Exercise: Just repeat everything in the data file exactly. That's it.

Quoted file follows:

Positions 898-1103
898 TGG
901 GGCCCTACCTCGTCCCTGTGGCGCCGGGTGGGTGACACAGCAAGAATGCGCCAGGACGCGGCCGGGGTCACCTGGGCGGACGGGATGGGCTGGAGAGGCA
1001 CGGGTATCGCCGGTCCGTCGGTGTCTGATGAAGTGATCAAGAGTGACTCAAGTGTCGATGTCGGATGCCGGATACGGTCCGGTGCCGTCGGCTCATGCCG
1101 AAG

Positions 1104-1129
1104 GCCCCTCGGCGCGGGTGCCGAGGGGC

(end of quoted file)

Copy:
Positions 898-1103
898 TGG
901 GGCCCTACCTCGTCCCTGTGGCGCCGGGTGGGTGACACAGCAAGAATGCGCCAGGACGCGGCCGGGGTCACCTGGGCGGACGGGATGGGCTGGAGAGGCA
1001 CGGGTATCGCCGGTCCGTCGGTGTCTGATGAAGTGATCAAGAGTGACTCAAGTGTCGATGTCGGATGCCGGATACGGTCCGGTGCCGTCGGCTCATGCCG
1101 AAG

Positions 1104-1129
1104 GCCCCTCGGCGCGGGTGCCGAGGGGC